Monica Whitty (@cyberpsy on twitter) is a prolific online relationship researcher. But rather than overwhelm this blog with post after post after post summarising her extensive work on cyber-infidelity, I thought I’d consolidate her work here. Read on for links, notes and quotes from three papers, including what kinds of relationships people develop online, why they cheat, and what online affairs mean for offline partnerships.
or go here for an interview with Monica for the original Untangling the Web column on love from last year.
Coombs, R. H. & Kenkel, W.F. (1966). Sex differences in dating aspirations and satisfaction with computer-selected partners. Journal of Marriage & Family, Vol 1: 62-66.
The structural-functional views of Talcott Parsons are used as the rationale for predicting sex differences in dating aspirations and partner satisfaction. Blind dates were arranged for 300 male and 300 female students by an LB.M. computer. Evidence was found to support the hypotheses that 1) women would have higher aspirations for a dating partner, in the sense of more socially desired characteristics, than would men; and that 2) women would register a high degree of satisfaction less frequently than men following the first date. The findings are compared with popular notions of male-female tendencies for romantic love at first acquaintance.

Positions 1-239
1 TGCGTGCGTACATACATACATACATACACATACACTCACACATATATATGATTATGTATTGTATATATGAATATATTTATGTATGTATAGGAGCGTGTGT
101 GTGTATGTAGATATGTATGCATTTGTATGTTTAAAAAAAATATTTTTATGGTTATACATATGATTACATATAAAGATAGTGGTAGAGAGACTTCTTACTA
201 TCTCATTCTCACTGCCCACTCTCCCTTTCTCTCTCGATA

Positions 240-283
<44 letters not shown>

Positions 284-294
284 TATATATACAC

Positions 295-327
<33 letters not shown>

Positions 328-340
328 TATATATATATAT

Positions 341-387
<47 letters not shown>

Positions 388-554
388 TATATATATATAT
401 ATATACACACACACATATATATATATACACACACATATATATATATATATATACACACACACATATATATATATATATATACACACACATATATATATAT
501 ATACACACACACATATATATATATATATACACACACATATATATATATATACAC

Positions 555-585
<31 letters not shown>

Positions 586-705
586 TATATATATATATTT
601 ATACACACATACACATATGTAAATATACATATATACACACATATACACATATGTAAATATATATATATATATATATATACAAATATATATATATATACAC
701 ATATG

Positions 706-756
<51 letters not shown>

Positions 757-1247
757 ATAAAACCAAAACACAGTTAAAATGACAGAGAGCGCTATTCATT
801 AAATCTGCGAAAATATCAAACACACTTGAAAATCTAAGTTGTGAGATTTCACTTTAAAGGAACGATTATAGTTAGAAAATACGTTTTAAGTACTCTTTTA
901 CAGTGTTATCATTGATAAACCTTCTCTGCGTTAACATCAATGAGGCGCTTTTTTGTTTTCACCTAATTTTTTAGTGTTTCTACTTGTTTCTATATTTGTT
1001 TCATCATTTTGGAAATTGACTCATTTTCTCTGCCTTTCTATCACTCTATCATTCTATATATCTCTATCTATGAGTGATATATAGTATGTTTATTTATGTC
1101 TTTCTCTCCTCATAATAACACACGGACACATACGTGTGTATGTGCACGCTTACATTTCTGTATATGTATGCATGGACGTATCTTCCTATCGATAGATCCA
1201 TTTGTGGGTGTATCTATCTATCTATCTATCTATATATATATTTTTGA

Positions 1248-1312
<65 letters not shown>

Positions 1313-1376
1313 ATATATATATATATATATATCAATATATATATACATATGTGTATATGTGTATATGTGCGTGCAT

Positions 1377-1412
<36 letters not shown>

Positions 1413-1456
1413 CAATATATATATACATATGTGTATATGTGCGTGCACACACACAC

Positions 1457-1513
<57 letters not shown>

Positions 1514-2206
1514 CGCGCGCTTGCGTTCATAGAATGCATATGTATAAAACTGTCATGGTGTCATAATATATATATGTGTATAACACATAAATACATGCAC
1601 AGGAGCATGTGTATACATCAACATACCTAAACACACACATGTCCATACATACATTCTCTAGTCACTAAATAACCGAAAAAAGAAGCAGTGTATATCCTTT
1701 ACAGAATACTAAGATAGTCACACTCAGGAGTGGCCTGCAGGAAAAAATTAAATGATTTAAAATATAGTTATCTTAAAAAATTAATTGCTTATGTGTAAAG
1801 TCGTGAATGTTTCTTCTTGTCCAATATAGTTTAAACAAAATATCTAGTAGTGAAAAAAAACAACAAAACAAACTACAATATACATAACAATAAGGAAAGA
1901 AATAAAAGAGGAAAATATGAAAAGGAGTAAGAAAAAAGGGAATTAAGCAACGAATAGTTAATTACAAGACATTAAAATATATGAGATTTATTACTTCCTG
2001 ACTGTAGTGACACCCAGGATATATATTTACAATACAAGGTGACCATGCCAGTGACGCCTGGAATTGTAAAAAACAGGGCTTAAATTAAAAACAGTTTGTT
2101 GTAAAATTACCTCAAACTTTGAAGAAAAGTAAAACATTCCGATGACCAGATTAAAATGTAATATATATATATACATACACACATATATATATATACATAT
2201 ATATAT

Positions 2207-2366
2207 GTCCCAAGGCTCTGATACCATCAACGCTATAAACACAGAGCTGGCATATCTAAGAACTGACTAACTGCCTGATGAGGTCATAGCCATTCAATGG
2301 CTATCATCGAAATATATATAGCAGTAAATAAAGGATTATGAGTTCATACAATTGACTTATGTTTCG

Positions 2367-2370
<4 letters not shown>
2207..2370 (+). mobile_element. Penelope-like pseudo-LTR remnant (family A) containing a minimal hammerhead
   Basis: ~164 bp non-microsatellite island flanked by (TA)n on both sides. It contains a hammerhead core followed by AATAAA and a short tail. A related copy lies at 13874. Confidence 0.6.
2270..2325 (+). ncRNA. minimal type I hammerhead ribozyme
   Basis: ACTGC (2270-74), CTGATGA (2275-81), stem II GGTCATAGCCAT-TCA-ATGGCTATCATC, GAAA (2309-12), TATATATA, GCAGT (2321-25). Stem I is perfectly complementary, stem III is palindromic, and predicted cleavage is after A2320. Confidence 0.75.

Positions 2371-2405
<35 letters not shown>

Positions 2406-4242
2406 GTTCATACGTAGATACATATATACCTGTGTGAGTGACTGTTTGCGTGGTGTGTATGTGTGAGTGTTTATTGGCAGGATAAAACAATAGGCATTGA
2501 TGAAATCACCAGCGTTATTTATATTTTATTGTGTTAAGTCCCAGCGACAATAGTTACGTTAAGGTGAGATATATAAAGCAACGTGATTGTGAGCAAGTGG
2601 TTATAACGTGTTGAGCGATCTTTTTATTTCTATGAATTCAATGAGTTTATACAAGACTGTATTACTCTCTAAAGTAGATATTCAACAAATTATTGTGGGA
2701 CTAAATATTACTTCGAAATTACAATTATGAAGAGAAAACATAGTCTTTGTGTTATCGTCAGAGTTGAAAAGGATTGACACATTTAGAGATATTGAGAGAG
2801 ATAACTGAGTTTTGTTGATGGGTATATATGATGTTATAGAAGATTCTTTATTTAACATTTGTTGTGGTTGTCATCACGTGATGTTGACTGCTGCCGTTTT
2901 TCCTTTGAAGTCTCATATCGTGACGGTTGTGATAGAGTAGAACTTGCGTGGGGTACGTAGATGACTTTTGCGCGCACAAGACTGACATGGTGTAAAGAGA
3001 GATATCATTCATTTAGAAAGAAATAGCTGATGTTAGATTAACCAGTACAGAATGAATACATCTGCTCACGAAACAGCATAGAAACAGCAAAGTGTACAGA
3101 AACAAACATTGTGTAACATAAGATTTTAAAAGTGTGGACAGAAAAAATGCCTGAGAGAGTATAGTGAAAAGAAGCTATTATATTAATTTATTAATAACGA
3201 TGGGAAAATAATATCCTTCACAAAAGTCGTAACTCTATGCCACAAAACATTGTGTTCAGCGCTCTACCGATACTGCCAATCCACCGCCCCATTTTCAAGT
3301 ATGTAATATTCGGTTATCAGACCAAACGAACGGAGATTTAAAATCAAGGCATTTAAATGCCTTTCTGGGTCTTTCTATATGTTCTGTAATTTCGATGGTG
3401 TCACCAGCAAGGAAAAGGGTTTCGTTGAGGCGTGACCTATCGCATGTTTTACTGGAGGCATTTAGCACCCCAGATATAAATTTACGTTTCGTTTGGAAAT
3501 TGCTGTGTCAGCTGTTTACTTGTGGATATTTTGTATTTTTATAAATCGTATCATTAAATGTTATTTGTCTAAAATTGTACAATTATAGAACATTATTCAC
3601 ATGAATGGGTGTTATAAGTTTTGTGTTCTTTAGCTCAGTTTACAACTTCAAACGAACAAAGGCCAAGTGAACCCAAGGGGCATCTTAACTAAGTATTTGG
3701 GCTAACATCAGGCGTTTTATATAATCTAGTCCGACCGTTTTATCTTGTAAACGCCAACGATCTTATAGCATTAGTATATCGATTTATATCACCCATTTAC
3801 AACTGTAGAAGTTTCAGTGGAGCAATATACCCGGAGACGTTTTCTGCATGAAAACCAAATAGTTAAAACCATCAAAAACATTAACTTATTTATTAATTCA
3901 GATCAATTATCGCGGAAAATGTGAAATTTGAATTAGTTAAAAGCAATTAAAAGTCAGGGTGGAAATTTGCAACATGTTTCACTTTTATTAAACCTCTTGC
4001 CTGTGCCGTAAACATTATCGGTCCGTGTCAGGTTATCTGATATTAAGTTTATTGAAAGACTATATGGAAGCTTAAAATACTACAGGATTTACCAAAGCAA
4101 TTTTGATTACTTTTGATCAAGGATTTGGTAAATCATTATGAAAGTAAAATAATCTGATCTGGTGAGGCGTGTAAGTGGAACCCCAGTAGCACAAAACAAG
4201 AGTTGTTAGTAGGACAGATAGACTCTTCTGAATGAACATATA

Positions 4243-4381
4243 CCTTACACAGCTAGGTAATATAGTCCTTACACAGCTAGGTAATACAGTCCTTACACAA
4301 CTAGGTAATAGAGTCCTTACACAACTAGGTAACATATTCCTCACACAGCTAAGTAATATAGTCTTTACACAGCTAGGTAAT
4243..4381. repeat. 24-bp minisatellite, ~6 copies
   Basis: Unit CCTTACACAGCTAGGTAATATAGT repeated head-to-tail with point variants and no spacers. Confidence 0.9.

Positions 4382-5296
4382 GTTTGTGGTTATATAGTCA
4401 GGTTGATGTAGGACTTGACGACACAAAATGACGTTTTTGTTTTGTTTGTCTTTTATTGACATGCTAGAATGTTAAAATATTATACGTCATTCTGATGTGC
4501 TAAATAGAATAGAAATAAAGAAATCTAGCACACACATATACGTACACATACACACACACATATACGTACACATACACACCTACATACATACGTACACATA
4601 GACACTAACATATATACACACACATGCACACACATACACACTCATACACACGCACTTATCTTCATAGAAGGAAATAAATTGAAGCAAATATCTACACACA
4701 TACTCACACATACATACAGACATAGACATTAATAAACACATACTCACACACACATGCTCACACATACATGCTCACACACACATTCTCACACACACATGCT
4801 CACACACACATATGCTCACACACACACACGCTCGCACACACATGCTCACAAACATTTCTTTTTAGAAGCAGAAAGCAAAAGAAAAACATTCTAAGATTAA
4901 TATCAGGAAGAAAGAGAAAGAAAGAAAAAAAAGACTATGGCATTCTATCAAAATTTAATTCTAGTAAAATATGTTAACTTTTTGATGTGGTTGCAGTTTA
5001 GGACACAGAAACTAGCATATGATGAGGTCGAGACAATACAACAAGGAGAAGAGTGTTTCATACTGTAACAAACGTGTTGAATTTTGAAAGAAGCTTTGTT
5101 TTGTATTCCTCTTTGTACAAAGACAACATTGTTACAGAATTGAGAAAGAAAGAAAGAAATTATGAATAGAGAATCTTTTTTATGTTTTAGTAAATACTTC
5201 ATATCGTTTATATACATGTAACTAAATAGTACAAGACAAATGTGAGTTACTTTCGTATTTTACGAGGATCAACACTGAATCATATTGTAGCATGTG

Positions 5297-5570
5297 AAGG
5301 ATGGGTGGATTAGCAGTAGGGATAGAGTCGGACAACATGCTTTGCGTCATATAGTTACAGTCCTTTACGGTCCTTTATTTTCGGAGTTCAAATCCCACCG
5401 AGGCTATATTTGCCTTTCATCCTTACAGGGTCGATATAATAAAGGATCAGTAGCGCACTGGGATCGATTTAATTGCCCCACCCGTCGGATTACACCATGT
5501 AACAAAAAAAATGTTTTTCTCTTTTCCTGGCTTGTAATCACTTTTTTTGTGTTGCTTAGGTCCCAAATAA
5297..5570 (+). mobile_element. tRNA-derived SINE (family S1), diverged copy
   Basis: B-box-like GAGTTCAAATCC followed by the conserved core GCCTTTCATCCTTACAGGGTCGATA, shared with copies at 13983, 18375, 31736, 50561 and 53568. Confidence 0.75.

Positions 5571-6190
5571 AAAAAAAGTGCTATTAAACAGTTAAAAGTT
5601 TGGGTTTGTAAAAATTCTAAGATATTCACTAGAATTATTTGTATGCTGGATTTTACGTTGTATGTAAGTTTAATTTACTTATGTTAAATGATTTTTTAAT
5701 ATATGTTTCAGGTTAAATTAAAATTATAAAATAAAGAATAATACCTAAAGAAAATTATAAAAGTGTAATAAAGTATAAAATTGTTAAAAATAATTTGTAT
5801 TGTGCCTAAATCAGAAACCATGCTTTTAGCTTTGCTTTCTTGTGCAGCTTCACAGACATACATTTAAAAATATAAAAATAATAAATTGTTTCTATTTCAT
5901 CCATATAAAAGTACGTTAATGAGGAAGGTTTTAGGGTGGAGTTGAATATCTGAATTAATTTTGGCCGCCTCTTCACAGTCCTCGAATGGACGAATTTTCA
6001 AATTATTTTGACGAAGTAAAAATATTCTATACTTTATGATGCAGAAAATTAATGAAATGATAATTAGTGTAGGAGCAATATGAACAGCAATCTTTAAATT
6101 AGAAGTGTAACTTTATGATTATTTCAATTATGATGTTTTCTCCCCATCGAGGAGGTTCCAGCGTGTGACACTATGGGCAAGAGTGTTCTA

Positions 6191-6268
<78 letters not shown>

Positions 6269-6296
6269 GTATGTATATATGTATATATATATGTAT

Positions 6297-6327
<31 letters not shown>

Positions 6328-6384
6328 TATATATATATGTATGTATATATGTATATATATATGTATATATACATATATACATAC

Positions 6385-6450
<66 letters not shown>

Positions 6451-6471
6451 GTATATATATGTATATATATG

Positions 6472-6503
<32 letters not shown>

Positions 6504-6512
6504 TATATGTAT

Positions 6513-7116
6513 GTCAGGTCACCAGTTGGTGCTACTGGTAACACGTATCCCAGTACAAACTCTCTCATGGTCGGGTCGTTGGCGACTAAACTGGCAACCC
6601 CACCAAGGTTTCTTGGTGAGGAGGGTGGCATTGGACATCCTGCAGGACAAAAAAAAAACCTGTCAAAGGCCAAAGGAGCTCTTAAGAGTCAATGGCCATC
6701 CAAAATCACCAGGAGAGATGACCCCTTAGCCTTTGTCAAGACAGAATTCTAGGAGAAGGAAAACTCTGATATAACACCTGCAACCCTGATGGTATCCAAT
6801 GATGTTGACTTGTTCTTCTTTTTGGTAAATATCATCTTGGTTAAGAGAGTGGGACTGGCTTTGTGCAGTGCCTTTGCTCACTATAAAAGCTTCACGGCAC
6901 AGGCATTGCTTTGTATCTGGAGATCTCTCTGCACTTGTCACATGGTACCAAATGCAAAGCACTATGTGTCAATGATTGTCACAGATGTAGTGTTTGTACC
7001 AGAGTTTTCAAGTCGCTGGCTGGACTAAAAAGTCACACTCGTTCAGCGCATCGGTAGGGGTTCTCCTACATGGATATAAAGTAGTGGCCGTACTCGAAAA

I have access to full text. Here are my notes and quotes. First, some context:
Since family status is largely determined by the income and prestige level of the husband’s occupation, the masculine role is firmly anchored in this occupational structure. A boy soon learns that the only way to become a real man in our society is to have a good job and to earn an adequate living. However, the dominant adult female role, particularly among middle-class families, is that of housewife and mother. Structurally, the importance of this sex role differentiation, aside from providing household and children care, is the shielding of the wife from competition in the occupational sphere, thus fostering a feeling of self-respect for the breadwinner and harmony for the family unit.
priceless. thank god for women’s liberation.
here’s where the computer comes in: